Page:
MIT Press Event: https://act.mit.edu/event/kimberly-juanita-brown-mortevivum/
A powerful examination of the unsettling history of photography and its fraught relationship to global antiblackness.
Part of the Spring 2024 Lecture Series. In collaboration with MIT Press. This lecture will be held in person in the ACT Cube (E15-001). Following Kimberly Juanita Brown’s presentation/reading, she will be joined by ACT lecturer Hector Membreno-Canales and Sandy Alexandre, Associate Professor, Literature at MIT for a moderated Q+A.
The lecture is free and open to the public, though registration is required.
Please register here.
Since photography’s invention, black life has been presented as fraught, short, agonizingly filled with violence, and indifferent to intervention: living death—mortevivum—in a series of still frames that refuse a complex humanity. In Mortevivum, Kimberly Juanita Brown shows us how the visual logic of documentary photography and the cultural legacy of empire have come together to produce the understanding that blackness and suffering—and death—are inextricable. Brown traces this idea from the earliest images of the enslaved to the latest newspaper photographs of black bodies, from the United States and South Africa to Haiti and Rwanda, documenting the enduring, pernicious connection between photography and a global history of antiblackness.
Photography’s history, inextricably linked to colonialism and white supremacy, is a catalog of othering, surveillance, and the violence of objectification. In the genocide in Rwanda, for instance, photographs after the fact tell viewers that blackness comes with a corresponding violence that no human intervention can abate. In Haiti, the first black republic in the Western Hemisphere, photographic “evidence” of its sovereign failure suggests that the formerly enslaved cannot overthrow their masters and survive to tell the tale. And in South Africa and the United States, a loop of racial violence reminds black subjects of their lower-class status mandated via the state. Illustrating the global nature of antiblackness that pervades photographic archives of the present and the past, Mortevivum reveals how we live in a repetition of imagery signaling who lives and who dies on a gelatin silver print—on a page in a book, on the cover of newspaper, and in the memory of millions.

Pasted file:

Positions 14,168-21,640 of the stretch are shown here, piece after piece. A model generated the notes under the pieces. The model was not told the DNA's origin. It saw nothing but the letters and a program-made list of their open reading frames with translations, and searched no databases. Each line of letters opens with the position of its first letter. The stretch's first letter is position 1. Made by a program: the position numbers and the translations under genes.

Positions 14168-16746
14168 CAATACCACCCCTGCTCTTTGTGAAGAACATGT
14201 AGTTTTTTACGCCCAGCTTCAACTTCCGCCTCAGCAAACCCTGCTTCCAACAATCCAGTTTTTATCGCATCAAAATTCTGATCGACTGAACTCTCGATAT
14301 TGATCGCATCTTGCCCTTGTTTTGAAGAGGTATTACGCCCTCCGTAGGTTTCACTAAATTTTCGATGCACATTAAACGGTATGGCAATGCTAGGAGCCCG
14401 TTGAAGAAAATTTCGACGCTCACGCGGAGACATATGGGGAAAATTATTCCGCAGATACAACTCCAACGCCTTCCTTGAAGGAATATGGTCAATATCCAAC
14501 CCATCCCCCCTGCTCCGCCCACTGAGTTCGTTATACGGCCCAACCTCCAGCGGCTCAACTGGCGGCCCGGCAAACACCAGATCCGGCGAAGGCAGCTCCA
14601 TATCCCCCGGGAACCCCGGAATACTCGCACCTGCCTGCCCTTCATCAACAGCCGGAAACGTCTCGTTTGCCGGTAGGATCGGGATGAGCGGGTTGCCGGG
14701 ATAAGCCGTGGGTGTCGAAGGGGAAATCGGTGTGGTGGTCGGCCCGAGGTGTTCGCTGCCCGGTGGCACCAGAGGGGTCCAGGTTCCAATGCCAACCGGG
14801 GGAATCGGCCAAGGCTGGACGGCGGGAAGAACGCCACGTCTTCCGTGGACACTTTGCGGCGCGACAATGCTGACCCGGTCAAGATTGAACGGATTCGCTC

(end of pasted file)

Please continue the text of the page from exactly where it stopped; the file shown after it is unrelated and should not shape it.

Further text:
Mortevivum is the inaugural title of On Seeing, a new publication series devoted to visual literacy. Publications foreground the political agency, critical insight, and social impact inscribed in visuality and representation. The MIT Press will publish each On Seeing volume as a print book, ebook, and open access digital edition created by Brown University Digital Publications.
Kimberly Juanita Brown is the inaugural director of the Institute for Black Intellectual and Cultural Life at Dartmouth College where she is also an Associate Professor of English and creative writing. She is the author of The Repeating Body: Slavery’s Visual Resonance in the Contemporary. Brown was the Martin Luther King Jr. Visiting Assistant Professor for 2017-2018, hosted by MIT Literature and MIT Women’s & Gender Studies.
Sandy Alexandre is an Associate Professor, Literature at MIT, whose research spans the late nineteenth-century to present-day black American literature and culture. Her first book, The Properties of Violence: Claims to Ownership in Representations of Lynching (Mississippi 2012), uses the history of American lynching violence as a framework to understand matters concerning displacement, property ownership, and the American pastoral ideology in a literary context.
Hector R. Membreno-Canales, ACT lecturer, was born in San Pedro Sula, Honduras (1988) and grew up in Allentown, Pennsylvania. He served more than a decade as a US Army Photographer working in Iraq, El Salvador, Poland and more. Hector used the Post 9/11 G.I. Bill to study Photography at the School of Visual Arts (SVA) and earned his MFA from the Dept. of Art & Art History at Hunter College, The City University of New York. Hector’s work explores official histories, American patriotism, and the Military-Industrial Complex.